Time is critical for patients dealing with chronic wounds. Small or large, wounds take time to heal, and delaying treatment because of concerns over COVID-19 could lead to serious health consequences.


While some wounds, like small cuts, can usually heal on their own, others, like burns, ulcers or rashes, may become serious and require urgent medical attention. Chronic wounds are wounds that fail to heal naturally and on their own for over a month.


The Houston Methodist Wound Care and Hyperbaric Medicine Program at Baytown offers expert treatment of wounds by a skilled and knowledgeable staff in a brand new, safe and clean facility that features two, state-of-the-art hyperbaric chambers.


“Some people have medical conditions that cause small wounds to become chronic; sometimes issues that are beyond their control,” said vascular surgeon Dr. Jacobo Nurko, medical director of the Houston Methodist Wound Care and Hyperbaric Medicine Program at Baytown. “If you are dealing with a chronic wound, I recommend talking with your doctor and seriously consider a referral for an evaluation at our advanced wound care center. Our multidisciplinary group of doctors will evaluate your wound to provide the best cost effective treatment option to promote healing in a timely fashion.”


Protect Your Health

Because all wounds have the potential to become chronic, your overall health may depend on how well you take care of wounds. Factors that may contribute to poor wound healing include smoking, diabetes, neuropathy, obesity, peripheral vascular disease, infection, poor nutrition and immunosuppression, among others. Specialized care can help heal wounds and prevent more complex medical problems. Some technology and techniques used for treating chronic wounds include:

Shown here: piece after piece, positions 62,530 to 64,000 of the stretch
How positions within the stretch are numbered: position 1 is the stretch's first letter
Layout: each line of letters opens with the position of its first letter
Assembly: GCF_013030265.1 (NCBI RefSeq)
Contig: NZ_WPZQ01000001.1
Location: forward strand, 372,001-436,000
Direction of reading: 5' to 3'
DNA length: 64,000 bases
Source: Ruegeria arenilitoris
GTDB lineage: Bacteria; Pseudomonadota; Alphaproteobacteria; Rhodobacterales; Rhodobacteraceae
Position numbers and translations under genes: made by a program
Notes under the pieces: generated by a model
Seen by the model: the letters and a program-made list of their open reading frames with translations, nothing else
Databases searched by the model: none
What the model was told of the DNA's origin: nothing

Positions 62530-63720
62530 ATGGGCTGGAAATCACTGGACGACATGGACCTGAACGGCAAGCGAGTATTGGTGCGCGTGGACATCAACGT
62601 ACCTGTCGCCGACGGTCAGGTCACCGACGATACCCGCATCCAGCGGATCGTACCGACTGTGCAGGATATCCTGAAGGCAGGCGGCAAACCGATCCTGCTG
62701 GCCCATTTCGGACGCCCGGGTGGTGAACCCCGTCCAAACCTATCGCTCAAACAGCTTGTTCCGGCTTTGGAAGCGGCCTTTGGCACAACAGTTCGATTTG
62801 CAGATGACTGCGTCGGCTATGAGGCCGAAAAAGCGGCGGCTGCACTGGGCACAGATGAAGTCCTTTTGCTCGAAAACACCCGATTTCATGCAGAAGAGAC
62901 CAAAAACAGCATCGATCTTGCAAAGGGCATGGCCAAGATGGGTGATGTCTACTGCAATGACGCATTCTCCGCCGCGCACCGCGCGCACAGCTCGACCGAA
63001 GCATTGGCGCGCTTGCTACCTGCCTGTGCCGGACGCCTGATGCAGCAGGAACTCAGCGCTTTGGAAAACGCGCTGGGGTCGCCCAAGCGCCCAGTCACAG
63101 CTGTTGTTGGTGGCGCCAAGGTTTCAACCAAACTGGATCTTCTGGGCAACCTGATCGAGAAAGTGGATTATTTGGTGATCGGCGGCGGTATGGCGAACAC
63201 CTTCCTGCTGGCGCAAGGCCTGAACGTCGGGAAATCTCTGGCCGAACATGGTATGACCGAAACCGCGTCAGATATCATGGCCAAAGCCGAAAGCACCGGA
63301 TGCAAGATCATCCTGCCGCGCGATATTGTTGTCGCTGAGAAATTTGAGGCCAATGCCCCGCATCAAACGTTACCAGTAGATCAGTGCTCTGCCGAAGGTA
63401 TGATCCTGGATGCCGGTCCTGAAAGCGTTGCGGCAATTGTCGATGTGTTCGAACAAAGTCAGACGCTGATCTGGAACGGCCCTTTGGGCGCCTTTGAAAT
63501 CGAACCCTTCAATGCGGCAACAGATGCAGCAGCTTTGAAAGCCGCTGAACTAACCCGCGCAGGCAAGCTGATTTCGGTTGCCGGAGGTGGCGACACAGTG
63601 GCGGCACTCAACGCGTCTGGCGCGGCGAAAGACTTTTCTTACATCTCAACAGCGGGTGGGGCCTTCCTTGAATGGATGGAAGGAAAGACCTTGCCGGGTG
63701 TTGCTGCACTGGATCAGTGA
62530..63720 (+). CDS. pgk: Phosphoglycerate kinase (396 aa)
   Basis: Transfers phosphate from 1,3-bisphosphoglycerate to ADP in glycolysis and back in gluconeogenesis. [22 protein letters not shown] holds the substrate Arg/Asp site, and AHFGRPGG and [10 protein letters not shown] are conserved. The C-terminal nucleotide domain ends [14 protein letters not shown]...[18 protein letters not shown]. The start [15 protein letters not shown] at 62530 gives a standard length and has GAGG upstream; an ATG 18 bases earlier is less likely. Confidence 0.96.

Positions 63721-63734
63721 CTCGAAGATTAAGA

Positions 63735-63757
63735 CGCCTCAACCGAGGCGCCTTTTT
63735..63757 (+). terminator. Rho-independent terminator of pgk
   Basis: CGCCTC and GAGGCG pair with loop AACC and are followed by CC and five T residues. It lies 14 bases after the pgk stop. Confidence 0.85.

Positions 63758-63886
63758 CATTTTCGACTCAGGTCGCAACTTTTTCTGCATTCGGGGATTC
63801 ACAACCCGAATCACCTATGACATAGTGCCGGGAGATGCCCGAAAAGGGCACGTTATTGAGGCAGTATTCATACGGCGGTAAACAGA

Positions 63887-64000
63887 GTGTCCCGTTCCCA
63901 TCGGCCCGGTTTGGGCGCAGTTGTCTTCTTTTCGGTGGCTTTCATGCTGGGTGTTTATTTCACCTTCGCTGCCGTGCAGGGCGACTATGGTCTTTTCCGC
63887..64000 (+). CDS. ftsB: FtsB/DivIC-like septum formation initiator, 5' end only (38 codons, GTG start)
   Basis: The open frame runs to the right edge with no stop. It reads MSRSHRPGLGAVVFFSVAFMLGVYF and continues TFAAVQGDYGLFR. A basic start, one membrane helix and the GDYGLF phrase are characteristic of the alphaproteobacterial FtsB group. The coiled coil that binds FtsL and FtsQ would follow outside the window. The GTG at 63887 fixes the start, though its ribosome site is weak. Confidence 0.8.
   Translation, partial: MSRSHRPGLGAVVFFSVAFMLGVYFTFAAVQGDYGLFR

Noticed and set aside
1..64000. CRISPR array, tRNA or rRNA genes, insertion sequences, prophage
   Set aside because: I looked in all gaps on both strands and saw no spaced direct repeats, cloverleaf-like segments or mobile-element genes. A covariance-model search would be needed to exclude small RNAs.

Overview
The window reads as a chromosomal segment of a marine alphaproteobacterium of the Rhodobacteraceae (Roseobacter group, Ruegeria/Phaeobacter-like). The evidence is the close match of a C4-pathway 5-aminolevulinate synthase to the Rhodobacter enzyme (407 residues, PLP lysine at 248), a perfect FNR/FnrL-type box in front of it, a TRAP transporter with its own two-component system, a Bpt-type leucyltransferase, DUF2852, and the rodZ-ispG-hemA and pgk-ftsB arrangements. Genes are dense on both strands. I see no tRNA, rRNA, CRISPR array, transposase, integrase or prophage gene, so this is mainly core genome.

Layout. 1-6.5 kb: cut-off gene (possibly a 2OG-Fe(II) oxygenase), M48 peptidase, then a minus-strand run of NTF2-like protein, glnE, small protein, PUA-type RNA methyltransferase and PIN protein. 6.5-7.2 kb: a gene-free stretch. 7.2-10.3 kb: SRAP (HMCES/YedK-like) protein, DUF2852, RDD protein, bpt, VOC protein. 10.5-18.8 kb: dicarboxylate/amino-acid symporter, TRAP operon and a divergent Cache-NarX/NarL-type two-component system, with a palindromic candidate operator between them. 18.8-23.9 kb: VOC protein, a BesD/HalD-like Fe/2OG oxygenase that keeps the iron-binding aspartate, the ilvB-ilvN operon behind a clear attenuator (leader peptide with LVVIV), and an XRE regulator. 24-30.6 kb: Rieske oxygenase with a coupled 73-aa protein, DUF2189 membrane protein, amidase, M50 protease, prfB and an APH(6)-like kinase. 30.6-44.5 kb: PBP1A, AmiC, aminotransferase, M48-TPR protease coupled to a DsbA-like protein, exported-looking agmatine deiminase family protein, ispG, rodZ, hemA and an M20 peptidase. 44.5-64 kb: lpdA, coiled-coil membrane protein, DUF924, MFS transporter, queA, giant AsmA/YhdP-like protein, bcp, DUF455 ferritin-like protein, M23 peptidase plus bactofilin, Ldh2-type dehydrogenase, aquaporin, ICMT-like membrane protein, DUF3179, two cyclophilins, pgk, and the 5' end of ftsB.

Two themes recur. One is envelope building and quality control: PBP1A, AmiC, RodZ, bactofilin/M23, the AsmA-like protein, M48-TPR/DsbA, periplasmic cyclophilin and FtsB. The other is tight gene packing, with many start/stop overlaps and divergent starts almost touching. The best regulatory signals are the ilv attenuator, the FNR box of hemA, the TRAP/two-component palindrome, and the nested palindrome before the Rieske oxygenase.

•Wound dressings: Cleansing, covering the wound, ensuring moisture balance

•Debridement: Scraping away tissue to allow growth of new tissue

•Compression therapy: Compression bandage systems

•Offloading: Protective footwear, crutches, walkers, wheelchairs

•Skin grafting: Using your own skin, or a skin substitute, to provide quick coverage of the wound and expedite healing            

•Hyperbaric oxygen therapy (HBOT): Delivering more oxygen to the wound by breathing 100 percent oxygen in a special chamber


The Houston Methodist Wound Care and Hyperbaric Medicine Program at Baytown provides a full spectrum of specialized care to treat chronic wounds. The program is one of two Houston area clinics accredited by the Undersea & Hyperbaric Medical Society (UHMS). The program meets the organization’s stringent certification criteria, which provides Baytown area residents with the highest quality of wound care treatment and patient safety possible without having to leave home.


“There is no question that with help from your specialized wound care team, chronic wounds can heal faster and complications can be avoided,” said Nurko. “Don’t wait for wounds to get worse. Consult your doctor, or call us directly. We are ready to answer all of your questions to ensure the best outcome.”


Focus on Prevention

Focusing on preventing infection, can help to keep wounds from becoming chronic. Nurko recommends the following steps to prevent wounds from endangering your overall health: Maintaining a healthy lifestyle, practicing proper hygiene, including regularly washing hands and feet and checking for small cuts, cracks, tenderness, redness or swelling on a daily basis, and scheduling regular doctor appointments, especially diabetes patients, who should ask their doctor to check for early signs of nerve damage or other issues.


HMB Ensures Patient Safety

Houston Methodist Baytown Hospital has implemented the following enhanced safety measures in all of its doctors’ offices and clinics in response to the COVID-19 pandemic to ensure the health and wellbeing of our patients:


Screening all patients when scheduling appointments for symptoms and exposure risk

Minimizing the number of patients we are seeing per day in our clinics by expanding virtual services and staggering in-person appointments

Using Centers for Disease Control and Prevention (CDC)-recommended testing for our employees

Screening all patients upon arrival with temperature checks and an exposure questionnaire

Wearing personal protective equipment while providing patient care

Reorganizing waiting rooms and check-in lines to ensure social distancing

Implementing additional sanitation processes to disinfect all equipment and surfaces


For more information on the wound care treatments offered by the Houston Methodist Wound Care and Hyperbaric Medicine Program at Baytown, visit houstonmethodist.org/baytown or call 281.425.2160.